Greece
quote:
Originally posted by yannis:
quote:
Originally posted by haley10: 20W-50 may make things quieter because of the acoustic dampening effects. It will also raise operating temperatures in the block. It might be a choice for an oil burner. I have found that some synthetic and HM oils will quiet things down without increasing the grade.
Raised operating temperatures in the block make the cooland to deteriorate much sooner than usual.

 
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USA
My rule for running 20W50 is as follows. If your high temps are at least 40F you are fine! If not give your self the cushion of a thiner weight in case a cold snap comes through. I had excellent results with 20W50 Castrol GTX before switching to synthetics like M1 15W50. I think that in all but a few cases you are better off runing a good 15W40 HDDO in conventional oil, 5W40 or 15W50 in synthetic oils! Their are some applications I ecopnoise by running Delo,Delvac, or Pens-LL in 15W40 in the summer and then usualy run a synthetic or synthetic blend 30wt in the winter!
 

TC

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California
Alan: You mentioned "today's vehicles," but for warranty purposes alone, 20w-50 is considered obsolete and may potentially void one's warranty, and therefore inappropriate for newer cars. But for older rides, sure, I suspect that weight is as appropriate as it's ever been. The simple fact that many of those older vehicles are in car heaven now, corresponding to a reduced presence of thick oils at the parts stores, might suggest that 20w-50 has somehow become "obsolete" (for any vehicle). But your instincts are on-target -- it's still a perfect weight for certain rides. The Chevron and Havoline spec sheets say it well: "20w-50 is recommended primarily for older engines in high temps and heavy duty operations such as towing...It is also recommended for some high performance engines used in racing and rallying." Should one write off the newer "thin" oils as insufficient, one should recall there's plenty of UOA's in these boards showing little wear even with 5w-20 oil, so I suspect Detroit knows what's it doing... [Smile] [ February 06, 2004, 12:04 AM: Message edited by: TC ]
 
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By Detroit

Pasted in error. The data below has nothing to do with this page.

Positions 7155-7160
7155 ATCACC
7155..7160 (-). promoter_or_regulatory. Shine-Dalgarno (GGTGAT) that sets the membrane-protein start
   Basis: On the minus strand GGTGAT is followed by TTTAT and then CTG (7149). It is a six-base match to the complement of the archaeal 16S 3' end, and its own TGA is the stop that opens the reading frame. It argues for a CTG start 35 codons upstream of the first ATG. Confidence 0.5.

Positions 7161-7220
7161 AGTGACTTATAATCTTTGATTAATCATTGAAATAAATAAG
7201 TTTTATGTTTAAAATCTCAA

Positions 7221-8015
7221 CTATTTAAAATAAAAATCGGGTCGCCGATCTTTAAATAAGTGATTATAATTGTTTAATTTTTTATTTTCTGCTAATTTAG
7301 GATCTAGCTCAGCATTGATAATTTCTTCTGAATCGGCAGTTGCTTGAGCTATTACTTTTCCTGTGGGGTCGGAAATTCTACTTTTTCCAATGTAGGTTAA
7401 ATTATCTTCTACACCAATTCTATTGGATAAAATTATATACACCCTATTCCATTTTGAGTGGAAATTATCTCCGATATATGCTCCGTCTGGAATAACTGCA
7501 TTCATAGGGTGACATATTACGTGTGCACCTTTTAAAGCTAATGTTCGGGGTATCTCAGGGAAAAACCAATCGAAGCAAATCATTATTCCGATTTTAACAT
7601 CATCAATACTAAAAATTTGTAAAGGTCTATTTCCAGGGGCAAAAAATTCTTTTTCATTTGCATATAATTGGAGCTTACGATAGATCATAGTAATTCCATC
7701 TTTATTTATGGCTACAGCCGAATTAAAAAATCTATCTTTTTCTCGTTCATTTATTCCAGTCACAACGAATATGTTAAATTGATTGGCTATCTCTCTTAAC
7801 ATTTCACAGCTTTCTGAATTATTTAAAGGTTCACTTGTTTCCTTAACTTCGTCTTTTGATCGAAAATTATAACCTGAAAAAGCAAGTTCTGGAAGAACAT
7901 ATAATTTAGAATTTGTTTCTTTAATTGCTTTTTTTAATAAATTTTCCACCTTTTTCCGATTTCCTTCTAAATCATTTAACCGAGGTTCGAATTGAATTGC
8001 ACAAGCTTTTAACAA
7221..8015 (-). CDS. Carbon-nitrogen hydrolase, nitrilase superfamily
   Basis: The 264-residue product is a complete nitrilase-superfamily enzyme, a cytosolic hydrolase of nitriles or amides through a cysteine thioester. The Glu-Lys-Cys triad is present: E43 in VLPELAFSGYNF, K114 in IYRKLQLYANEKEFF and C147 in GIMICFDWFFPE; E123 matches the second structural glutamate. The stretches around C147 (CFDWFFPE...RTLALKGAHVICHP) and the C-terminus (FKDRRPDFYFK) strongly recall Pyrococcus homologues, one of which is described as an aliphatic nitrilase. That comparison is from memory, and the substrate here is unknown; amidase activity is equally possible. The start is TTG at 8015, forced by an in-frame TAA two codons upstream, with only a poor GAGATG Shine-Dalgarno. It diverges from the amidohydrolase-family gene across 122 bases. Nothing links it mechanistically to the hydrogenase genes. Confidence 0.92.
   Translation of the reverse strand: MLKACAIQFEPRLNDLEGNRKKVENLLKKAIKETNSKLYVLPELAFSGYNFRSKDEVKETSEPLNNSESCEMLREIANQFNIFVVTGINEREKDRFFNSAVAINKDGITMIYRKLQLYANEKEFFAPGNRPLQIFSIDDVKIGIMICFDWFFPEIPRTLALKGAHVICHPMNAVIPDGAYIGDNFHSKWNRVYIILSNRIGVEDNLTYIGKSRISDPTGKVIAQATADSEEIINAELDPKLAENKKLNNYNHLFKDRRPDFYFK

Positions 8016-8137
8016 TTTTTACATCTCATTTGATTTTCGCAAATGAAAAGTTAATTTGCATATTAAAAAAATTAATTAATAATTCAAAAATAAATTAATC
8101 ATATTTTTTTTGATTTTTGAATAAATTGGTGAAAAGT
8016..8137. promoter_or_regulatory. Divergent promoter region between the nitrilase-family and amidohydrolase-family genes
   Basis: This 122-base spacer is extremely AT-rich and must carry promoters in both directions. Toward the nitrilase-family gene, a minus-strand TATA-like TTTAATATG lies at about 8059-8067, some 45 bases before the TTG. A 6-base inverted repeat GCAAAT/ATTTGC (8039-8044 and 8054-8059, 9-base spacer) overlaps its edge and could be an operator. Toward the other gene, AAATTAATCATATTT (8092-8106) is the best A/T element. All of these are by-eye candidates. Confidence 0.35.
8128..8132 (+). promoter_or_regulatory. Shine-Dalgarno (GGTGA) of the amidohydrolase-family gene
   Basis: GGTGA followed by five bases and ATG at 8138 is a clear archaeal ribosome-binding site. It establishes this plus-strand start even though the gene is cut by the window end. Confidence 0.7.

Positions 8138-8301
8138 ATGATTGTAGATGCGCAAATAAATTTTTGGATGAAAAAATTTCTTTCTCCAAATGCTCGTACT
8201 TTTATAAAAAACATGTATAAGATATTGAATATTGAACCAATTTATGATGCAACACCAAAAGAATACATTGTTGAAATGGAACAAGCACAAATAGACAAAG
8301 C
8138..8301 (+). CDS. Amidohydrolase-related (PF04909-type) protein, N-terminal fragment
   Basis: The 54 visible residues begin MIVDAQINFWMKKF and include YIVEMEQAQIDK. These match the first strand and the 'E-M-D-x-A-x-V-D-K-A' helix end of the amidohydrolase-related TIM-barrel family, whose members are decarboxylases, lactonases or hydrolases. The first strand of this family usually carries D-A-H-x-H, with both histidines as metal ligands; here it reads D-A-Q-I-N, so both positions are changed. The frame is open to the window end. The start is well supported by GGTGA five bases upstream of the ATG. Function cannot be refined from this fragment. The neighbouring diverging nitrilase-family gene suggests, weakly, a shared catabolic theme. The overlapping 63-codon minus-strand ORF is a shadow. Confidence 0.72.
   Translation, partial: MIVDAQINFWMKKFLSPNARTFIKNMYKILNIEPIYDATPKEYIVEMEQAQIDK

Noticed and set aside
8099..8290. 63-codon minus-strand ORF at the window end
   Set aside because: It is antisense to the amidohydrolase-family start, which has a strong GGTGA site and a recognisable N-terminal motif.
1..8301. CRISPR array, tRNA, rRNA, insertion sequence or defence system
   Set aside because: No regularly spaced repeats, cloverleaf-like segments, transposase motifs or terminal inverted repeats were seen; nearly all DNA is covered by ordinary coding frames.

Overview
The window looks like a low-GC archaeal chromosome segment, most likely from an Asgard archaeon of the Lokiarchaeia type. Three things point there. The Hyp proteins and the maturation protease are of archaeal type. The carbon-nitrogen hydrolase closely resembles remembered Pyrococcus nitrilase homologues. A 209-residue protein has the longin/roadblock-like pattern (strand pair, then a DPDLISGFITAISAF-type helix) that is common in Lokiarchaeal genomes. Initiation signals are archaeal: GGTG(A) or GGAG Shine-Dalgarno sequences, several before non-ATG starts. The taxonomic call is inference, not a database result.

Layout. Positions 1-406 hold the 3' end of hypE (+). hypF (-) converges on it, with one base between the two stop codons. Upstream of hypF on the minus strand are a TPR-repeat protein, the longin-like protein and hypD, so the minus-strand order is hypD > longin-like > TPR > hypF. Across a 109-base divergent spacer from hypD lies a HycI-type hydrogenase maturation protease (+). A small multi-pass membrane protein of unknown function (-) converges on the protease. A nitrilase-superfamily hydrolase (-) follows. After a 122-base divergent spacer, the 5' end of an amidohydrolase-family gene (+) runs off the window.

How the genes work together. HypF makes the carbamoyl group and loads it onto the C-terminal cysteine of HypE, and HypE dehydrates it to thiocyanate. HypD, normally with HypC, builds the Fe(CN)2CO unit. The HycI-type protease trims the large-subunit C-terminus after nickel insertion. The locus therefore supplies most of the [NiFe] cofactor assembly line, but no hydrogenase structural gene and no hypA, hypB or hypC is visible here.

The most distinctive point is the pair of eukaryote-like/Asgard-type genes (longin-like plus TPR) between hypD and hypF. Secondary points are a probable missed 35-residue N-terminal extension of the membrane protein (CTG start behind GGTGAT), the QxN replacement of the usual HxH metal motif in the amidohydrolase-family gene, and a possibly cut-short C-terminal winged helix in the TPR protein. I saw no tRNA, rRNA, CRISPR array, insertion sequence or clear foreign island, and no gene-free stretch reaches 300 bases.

When I got my oil pressure gauge I was running 5w30 and had hot pressure of 36. Spec is 40-60. I put in 10w40 and am getting 45 psi. Good. Now I believe the next step up increases the high sheer viscosity, so I was going to try 15w40 in the summer, but my favorite (Valvoline Maxlife) does not come in that grade. They do have 20w50 and I am thinking, why not? I don't see any reason I can't run 20w50 in the summer. This is a '95 300 I6 with 107000 miles. Also, regarding engine noise, I guess a thicker oil would dampen the sound effects, but also would reduce the mechanical action that causes some of the noise. I know back with the 5w30 my engine was somewhat noisy, mechanically. Now I can't tell because my exhaust is noisy too, but based on that experience I will never run 5w30 again unless I move to, say, Manitoba.
 

Alan

Thread starter
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MD
I think raise in engine temperature when using 20W50 can benefit the longevity of the motor.Pat Goss made a really good point on his show saying engines made in the 50-60's ran a lot cooler and didn't last nearly as long as some of the newer hotter running designs. Higher temperature makes for a cleaner running engine.
 
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79
Location
Alabama
Now I'm really confused about oil weight.Especially w/ the family fleet:95 Dodge Intrepid,94 Ford Ranger and a 90 Ford Mustang GT,all with around 130k miles. I have been using 10W30 Havoline conventional. [Confused] So now what? What is really funny though, is when I worked for Advance Auto and people would come in w/ a new Ford. They WOULD NOT buy anything but 5w20. Especially the grand/great-grandparent age, they were scared to death to use any other weight. [freaknout]